I chose based on location, skipping a gastrobar that was a few hundred meters closer in search of something a bit more down to earth. What I got, masked in dim lighting, wood panels and even a coat of armor, was one of Pucela’s most forward-thinking kitchens.

typical bars in Spain

The dishes at the bar were varied but standard – think revueltos, croquetas de la abuela, cured meats and cheeses. But I snagged a seat right in front of the dozen or so specialty tapas that had won numerous awards on the local and national level for taste and innovation. Their wine list includes the region’s DOs – Toro, Ribera de Duero, Cigales. I chose the wine of the month, called Museo and at 2.50 a glass.

My first food choice as clear – a mini hamburger of lechazo, or milk-fed lamb, with yuca chips and – get this – a red wine slushy. Served on a slate, the tender meat was juicy and full of flavor, and the burger simple. 

Hamburguesa de Lechazo

Intrigued, I ordered an Obama en la Casa Blanca, a tapa that won the city’s Pincho de Oro in 2009. The wild-mushroom based dish arrived in a white ceramic cupola, garnished with a slow-cooked egg white and a crispy puff pastry. Racist? Perhaps, but for a blind order, I was sold.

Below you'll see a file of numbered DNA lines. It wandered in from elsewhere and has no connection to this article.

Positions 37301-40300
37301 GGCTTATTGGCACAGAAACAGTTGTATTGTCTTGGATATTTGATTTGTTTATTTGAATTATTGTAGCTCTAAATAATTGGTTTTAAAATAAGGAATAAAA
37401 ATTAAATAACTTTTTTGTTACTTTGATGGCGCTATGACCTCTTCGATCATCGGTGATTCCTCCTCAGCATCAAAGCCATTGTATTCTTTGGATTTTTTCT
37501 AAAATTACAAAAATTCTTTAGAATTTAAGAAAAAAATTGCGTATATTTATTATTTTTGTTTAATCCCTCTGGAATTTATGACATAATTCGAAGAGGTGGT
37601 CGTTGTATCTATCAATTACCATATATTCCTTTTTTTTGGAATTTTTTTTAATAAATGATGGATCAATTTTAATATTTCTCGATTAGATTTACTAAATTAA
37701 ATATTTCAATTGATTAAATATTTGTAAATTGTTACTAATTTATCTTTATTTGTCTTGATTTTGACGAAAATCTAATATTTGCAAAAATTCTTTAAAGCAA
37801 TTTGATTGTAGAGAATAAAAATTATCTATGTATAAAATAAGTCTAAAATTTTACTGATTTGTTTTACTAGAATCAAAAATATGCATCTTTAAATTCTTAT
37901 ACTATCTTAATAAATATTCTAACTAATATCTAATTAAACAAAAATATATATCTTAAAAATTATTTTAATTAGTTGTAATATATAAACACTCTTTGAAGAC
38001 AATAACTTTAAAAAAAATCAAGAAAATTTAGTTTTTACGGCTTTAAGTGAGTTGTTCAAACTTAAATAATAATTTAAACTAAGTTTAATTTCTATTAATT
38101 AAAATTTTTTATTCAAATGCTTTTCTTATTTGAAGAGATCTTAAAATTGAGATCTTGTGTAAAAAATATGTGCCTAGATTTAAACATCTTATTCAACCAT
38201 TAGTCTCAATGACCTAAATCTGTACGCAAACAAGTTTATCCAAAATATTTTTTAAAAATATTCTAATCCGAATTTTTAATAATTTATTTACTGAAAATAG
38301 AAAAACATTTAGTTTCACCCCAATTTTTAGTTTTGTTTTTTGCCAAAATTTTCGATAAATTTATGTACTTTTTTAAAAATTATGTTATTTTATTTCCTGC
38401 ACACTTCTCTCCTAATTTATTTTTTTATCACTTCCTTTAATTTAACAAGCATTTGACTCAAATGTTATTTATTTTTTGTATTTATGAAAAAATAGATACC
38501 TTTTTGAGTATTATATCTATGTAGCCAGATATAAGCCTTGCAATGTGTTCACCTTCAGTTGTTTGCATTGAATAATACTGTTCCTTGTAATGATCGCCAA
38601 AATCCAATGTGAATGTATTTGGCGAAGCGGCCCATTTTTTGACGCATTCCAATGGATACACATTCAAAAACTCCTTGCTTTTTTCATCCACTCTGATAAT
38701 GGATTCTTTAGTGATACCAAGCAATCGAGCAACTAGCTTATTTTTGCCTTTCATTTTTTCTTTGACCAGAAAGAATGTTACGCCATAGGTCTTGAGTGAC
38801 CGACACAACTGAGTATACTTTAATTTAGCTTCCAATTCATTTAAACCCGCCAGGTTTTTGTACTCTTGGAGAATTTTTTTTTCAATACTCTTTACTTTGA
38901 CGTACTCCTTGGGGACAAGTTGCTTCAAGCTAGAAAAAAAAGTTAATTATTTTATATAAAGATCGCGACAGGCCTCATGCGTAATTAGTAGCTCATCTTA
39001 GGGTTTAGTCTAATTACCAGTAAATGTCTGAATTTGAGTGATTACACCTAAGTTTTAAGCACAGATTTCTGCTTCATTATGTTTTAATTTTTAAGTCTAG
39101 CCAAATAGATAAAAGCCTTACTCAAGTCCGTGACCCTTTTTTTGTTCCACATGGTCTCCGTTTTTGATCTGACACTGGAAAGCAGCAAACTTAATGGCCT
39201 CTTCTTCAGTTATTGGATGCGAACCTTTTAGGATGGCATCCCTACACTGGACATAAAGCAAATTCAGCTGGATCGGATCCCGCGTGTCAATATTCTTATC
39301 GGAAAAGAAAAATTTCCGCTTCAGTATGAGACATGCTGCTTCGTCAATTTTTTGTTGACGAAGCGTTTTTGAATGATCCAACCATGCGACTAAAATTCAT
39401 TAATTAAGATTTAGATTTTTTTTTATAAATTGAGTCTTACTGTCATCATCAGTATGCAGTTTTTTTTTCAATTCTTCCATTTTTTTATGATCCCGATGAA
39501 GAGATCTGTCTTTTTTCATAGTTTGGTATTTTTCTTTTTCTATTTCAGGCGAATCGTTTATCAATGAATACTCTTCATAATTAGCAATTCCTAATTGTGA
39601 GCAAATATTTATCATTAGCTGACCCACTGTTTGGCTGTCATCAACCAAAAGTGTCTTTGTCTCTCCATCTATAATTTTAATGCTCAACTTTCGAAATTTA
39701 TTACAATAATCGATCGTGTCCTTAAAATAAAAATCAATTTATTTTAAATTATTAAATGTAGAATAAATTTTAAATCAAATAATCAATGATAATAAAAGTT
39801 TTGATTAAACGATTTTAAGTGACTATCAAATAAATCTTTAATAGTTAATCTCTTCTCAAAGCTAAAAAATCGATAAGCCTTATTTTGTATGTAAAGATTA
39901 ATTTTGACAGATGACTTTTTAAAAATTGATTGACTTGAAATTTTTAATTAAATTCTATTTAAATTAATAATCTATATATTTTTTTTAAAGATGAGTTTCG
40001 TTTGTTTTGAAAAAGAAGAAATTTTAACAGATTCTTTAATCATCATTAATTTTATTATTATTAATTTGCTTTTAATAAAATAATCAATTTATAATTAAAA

Tapa Obama en la Casa Blanca at Los Zagales

As the waiter topped off my second glass of wine, I asked him to surprise me, attesting to liking just about everything edible. He checked with the kitchen and asked them to make me a tapa they’d not featured on the menu in years.

It looked like this:
Tapas in Los Zagales Valladolid

It tasted like dog food.

I asked a few times what exactly I was eating, as I expected some sort of tarta de galletas hybrid, but the soggy biscuit, foamy merengue and who knows what on top left me gulping down my wine and asking for the bill.

In all, three tapas and two hefty glasses of wine left me 13.40€ poorer, but the best was yet to come. A hail storm began just as I was putting on my jacket and bundling up to leave for Aurora’s, so I got another free swig of wine and a rainbow stretching over Plaza Mayor.